Short shorts, a gallon of water and an air of confidence: he must be a rugby player. Even without wearing a jersey, members of the University of Dallas Rugby team can be spotted from across the mall.
How does one dress like a rugby player?
“Show enough skin to get people looking, but not [so] much that it’s scandalous,” said junior John Simpson.
He added that the English of the 1500s were the trendsetters of rugby fashion.
Sophomore Zac Curtis added that hair is an essential part of intimidation.
“Take the USA soccer team for example: there’s a few dudes on there that have massive amounts of really gorgeous-looking hair and you’re like, ‘that guy’s a stud on the field,’ ” said Curtis. “The same goes for rugby, you gotta (sic) have your own unique look that makes you different but at the same time makes you look tougher. The hair says it all.”
What sets rugby players apart is not always the way they dress, but the attitude they adopt from the game.
“As Oscar Wilde put it, ‘Rugby is a barbaric sport played by gentlemen,’ ” said Simpson. “So I would say being a gentleman is the first quality of a rugby player.”
He called the team a fantastic spectacle of masculinity.
“We implement the Catholic tradition of UD into rugby,” Simpson said.
This includes praying the rosary before games and going to first Friday Mass at Cistercian Abbey.
“Everyone that’s involved with the team is so much involved with other aspects of the school as well,” said Curtis. “We have people that work in admissions on the team, we have student government representatives [who] also play on the team.”
This attitude stems more from the people on the team than the game itself, beginning the moment a new player steps onto the pitch.
“I think it’s a culture of respect,” said super-senior Charlie Turner. “The freshmen, when they come in, are all really respectful. The rugby team’s been around for over thirty years, so there’s a lot of tradition that goes into it. When the freshmen come in, they know that.”
“Rugby is not just a regular sport, it’s the way you live, and it becomes part of you,” said freshman Matt Kuehler.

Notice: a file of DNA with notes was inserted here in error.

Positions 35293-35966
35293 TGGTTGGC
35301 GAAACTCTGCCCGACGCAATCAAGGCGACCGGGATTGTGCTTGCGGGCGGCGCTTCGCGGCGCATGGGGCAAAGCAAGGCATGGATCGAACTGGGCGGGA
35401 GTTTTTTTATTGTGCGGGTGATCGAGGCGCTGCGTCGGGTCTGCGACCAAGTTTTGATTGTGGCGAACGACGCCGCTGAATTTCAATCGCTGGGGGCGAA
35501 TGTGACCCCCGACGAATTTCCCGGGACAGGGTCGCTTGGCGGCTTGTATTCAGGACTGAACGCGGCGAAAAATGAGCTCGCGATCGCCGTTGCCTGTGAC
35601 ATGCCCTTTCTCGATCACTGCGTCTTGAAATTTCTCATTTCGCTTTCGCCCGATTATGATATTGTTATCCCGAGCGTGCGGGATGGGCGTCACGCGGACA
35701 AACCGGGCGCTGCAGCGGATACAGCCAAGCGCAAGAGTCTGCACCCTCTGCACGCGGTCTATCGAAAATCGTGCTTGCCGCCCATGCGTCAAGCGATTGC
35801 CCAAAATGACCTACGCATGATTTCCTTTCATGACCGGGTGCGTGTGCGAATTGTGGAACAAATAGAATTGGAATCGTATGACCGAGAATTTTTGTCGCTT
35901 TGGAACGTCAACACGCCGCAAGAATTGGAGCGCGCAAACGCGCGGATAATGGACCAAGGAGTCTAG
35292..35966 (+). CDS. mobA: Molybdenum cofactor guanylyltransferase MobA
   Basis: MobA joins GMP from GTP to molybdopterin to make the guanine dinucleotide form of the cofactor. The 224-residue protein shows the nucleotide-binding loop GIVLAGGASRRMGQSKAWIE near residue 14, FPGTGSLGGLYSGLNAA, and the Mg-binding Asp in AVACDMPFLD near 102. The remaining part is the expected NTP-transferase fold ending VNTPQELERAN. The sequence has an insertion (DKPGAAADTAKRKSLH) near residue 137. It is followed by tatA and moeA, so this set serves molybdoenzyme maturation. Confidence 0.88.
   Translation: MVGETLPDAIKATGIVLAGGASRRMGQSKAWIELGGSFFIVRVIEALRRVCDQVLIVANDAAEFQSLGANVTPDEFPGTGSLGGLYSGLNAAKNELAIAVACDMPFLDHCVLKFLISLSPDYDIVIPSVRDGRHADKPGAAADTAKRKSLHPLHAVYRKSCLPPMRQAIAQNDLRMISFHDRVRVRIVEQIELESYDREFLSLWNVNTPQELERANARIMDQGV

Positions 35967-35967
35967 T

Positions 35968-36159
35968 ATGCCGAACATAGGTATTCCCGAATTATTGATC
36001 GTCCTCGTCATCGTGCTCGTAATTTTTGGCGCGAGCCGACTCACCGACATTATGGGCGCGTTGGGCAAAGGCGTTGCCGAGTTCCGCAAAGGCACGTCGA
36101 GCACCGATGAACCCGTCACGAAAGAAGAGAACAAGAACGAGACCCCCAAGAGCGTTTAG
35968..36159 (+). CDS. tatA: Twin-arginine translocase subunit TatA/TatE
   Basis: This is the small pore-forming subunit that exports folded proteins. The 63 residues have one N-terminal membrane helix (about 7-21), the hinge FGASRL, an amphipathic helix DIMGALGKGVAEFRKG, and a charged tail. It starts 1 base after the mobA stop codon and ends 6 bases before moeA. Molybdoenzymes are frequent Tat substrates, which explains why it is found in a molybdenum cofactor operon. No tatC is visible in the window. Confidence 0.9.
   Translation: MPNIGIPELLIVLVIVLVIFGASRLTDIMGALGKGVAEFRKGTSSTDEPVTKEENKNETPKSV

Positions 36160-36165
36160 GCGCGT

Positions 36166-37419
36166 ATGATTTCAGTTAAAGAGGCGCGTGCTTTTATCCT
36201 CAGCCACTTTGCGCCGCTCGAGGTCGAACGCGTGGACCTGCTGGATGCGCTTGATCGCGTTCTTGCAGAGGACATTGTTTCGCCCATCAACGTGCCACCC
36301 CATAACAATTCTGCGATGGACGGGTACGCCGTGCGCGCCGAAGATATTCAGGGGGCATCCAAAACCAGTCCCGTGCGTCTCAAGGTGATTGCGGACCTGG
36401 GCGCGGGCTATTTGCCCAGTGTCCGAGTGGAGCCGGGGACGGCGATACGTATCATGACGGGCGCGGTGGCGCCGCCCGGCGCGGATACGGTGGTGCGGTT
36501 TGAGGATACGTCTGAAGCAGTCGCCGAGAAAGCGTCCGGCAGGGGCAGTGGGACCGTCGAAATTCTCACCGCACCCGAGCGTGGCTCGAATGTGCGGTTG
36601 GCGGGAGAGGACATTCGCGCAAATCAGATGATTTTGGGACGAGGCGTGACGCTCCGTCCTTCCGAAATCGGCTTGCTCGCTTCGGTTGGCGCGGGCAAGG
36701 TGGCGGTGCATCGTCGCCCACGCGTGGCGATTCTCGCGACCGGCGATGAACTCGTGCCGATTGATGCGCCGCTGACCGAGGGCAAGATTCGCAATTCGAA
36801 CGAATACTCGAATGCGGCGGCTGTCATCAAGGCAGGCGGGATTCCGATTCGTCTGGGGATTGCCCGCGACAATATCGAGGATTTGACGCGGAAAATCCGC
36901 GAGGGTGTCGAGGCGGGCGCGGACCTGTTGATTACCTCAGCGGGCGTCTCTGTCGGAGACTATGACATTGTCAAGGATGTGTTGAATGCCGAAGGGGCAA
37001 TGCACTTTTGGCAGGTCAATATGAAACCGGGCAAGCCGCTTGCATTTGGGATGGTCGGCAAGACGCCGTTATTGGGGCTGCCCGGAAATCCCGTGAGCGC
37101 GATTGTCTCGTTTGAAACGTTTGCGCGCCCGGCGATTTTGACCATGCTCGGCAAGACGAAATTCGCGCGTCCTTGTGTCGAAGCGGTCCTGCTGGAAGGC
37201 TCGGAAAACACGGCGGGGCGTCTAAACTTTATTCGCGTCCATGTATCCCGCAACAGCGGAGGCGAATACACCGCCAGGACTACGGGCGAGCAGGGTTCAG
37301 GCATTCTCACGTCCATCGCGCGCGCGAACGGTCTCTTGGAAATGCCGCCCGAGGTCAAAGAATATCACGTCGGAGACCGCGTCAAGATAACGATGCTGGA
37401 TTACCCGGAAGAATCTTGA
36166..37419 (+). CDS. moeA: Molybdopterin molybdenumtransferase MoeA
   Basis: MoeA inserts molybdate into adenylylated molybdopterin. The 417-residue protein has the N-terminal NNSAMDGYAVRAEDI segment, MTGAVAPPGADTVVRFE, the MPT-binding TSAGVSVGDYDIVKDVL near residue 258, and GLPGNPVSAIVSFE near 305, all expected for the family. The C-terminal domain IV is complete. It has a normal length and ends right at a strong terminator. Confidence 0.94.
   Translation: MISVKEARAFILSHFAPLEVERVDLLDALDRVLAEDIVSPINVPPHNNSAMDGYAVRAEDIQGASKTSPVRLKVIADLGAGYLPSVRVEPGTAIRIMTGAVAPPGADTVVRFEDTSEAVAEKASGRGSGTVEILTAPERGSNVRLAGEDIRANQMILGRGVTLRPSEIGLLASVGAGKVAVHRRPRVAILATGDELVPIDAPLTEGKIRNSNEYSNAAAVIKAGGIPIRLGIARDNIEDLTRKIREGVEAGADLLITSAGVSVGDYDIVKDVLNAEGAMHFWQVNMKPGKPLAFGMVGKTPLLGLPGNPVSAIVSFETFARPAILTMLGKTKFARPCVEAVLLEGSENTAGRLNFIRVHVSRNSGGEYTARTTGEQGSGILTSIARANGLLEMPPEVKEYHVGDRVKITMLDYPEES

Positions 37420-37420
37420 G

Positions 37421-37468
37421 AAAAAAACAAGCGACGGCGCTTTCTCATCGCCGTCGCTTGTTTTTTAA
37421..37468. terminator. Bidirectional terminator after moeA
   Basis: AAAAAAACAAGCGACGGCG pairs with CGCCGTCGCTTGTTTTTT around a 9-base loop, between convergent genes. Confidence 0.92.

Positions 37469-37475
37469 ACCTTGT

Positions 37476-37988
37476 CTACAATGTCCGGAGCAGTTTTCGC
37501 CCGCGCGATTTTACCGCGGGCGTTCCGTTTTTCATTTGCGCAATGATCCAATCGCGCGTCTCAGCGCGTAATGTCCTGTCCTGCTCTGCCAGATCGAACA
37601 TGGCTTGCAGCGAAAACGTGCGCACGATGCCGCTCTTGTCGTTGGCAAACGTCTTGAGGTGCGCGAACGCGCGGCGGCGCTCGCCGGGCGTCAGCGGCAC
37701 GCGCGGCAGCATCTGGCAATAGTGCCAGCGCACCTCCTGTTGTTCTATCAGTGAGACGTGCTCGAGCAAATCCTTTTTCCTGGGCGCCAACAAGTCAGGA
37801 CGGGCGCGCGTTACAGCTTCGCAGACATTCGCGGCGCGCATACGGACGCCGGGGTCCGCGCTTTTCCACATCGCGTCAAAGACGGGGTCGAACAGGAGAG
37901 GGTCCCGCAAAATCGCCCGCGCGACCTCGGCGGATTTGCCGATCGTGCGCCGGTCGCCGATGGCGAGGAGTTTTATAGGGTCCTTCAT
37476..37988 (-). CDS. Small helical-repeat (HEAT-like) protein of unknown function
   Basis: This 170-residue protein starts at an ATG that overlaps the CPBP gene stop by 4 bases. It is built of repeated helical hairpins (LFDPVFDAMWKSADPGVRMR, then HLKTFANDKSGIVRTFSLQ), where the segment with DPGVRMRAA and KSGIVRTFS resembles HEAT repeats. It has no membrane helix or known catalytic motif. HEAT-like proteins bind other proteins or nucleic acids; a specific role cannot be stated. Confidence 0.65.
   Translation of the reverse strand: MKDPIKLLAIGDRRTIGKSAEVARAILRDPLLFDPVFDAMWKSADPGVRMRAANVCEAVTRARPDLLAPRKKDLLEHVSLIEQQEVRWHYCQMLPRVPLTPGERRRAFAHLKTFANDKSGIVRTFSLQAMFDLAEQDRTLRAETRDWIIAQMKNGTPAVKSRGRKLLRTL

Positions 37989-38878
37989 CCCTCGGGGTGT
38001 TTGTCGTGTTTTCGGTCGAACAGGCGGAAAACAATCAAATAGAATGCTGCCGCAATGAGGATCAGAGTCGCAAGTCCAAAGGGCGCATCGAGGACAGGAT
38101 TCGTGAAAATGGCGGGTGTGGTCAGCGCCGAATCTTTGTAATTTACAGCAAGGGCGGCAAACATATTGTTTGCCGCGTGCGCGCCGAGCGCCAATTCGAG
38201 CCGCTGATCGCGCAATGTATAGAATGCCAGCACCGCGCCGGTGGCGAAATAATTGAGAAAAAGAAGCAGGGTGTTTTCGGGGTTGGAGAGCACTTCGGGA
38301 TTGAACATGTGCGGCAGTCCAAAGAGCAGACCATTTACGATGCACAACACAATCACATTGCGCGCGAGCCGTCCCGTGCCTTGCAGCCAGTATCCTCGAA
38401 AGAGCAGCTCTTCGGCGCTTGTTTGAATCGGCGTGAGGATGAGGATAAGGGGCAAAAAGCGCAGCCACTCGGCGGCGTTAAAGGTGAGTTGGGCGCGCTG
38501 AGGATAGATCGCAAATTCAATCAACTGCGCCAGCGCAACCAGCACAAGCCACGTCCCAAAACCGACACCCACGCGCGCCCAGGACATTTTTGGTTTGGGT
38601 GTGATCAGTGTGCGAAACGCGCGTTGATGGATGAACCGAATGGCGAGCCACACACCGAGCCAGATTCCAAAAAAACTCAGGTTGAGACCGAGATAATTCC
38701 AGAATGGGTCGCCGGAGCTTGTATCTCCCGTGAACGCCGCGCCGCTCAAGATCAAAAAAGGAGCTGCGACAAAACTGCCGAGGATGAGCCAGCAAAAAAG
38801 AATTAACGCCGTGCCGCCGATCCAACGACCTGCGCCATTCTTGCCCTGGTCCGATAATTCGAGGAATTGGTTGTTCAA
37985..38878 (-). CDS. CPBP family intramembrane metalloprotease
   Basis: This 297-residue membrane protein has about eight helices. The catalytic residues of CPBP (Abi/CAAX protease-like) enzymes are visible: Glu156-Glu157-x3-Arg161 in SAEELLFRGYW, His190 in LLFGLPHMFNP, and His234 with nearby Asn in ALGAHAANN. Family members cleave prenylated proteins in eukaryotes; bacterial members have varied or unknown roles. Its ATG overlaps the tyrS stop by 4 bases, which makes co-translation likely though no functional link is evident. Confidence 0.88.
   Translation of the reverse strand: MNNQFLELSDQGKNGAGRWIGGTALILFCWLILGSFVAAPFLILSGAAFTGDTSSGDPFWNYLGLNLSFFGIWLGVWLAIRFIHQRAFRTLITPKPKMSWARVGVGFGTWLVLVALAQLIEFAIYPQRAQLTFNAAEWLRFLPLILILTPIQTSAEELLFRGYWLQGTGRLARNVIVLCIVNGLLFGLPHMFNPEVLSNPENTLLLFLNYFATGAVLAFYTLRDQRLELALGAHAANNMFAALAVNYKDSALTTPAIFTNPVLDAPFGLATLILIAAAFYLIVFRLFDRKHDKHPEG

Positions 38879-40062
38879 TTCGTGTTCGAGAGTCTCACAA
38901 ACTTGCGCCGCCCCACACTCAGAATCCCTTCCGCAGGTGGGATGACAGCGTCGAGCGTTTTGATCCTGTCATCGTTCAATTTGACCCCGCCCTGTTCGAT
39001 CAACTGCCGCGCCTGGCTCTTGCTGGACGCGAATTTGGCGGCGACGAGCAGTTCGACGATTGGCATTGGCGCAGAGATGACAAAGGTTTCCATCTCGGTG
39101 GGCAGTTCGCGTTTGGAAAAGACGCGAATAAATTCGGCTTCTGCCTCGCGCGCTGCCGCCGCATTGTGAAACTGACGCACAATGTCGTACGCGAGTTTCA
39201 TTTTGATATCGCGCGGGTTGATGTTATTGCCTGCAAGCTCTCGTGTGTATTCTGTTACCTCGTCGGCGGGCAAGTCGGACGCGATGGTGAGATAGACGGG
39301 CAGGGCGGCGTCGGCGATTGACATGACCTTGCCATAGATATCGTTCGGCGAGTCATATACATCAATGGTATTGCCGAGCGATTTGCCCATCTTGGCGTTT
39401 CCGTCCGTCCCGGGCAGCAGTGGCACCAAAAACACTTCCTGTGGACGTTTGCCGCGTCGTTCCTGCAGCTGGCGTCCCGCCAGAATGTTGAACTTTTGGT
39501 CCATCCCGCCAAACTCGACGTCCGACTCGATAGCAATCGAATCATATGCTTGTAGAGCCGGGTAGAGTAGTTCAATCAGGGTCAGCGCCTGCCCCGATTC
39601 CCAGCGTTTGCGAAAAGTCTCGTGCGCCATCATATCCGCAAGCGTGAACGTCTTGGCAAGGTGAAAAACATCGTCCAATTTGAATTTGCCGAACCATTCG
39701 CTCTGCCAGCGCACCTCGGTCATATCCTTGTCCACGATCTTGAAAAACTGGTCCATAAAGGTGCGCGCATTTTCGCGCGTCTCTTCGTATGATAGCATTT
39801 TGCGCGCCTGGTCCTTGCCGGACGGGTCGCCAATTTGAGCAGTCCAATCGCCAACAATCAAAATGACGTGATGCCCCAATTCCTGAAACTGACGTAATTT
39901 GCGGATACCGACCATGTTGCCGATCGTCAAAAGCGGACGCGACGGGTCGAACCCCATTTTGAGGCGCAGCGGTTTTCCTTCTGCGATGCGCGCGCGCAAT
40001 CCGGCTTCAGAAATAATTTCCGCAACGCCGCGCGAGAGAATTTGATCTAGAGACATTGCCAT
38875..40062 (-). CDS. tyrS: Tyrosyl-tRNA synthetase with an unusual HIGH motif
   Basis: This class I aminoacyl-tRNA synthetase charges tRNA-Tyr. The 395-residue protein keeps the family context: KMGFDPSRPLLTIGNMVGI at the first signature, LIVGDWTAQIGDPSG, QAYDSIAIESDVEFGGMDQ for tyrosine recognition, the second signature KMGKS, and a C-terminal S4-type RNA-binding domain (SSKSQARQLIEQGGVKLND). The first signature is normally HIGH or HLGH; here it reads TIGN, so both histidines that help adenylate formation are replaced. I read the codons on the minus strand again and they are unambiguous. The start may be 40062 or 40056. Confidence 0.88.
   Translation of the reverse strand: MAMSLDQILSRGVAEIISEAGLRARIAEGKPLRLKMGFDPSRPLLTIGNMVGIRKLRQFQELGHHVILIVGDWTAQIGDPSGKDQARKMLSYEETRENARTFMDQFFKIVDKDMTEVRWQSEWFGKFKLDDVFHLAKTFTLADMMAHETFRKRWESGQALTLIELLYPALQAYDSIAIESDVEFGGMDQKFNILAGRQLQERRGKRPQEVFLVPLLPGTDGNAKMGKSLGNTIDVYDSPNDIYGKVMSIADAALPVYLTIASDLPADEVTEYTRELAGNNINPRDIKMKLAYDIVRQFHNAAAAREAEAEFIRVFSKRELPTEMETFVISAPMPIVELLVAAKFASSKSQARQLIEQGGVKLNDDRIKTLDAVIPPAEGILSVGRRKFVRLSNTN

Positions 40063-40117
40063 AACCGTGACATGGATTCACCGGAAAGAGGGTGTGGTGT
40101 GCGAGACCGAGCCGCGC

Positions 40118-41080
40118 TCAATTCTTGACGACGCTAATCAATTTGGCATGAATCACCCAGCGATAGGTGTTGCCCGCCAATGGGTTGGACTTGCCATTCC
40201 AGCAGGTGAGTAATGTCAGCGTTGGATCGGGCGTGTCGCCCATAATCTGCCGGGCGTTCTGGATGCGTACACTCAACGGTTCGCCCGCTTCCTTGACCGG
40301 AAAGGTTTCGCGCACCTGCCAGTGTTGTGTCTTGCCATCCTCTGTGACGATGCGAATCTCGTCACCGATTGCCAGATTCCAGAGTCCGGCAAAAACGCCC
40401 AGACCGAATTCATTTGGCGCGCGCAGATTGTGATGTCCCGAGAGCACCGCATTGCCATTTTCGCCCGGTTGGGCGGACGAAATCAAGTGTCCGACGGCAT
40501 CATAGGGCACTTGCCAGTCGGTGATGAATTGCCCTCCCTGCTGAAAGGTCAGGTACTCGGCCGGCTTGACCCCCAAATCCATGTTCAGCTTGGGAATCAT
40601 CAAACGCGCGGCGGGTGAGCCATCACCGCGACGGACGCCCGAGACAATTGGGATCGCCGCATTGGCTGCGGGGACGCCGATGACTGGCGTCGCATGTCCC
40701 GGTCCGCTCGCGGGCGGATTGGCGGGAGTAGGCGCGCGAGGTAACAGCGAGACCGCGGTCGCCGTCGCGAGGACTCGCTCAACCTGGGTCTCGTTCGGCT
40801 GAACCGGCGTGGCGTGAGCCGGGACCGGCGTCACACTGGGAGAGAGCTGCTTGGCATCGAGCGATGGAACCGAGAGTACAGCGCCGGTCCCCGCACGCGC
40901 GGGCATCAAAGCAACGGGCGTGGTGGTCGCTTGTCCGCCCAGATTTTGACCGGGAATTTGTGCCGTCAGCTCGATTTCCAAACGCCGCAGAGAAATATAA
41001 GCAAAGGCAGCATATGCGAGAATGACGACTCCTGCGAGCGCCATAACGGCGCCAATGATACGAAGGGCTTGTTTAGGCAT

Rugby fosters community beyond the team itself, infusing the campus with school spirit and bringing all kinds of students to watch the game.
“Our games give the school a chance to come together and root for something,” said junior Ed Houser.“We’re very into the community of the school as well. Having a group of guys that are best friends with each other and [have] a presence on campus … It’s a cool dynamic.”
Sophomore Emmanuel Salazar agreed with Houser that rugby brings the school together.
“The culture of rugby is for everyone. You always want to get as many people involved as you can,” Salazar said. “It’s not just about playing, there’s also being a fan, or being a member of the club, like Charlie Dana [who] is our official bagpiper. It’s for everyone.”
Junior Titus Willard agreed, and described rugby as a friendly culture that attracts anyone ready for a good time.
“Often times I hear from fans that they have no idea what goes on in the game but what surprises me almost every single weekend we play at home is that we always get a really good turnout from the same people,” said Willard,with a smile.
If, inspired by the rugby team’s style, the university ever issues a Sports Illustrated, the team is full of front cover candidates. The team’s popular choices include Emmanuel Salazar or a twin issue featuring juniors John and Ed Houser.
Top candidates for the highly coveted, yet still fictitious, swimsuit edition are Simpson and freshman Joe Valentine. Let’s make this happen.
This fall, the rugby team will continue to provide games, aesthetically pleasing hair, and school spirit as its culture and traditions give the campus fun and a touch of class.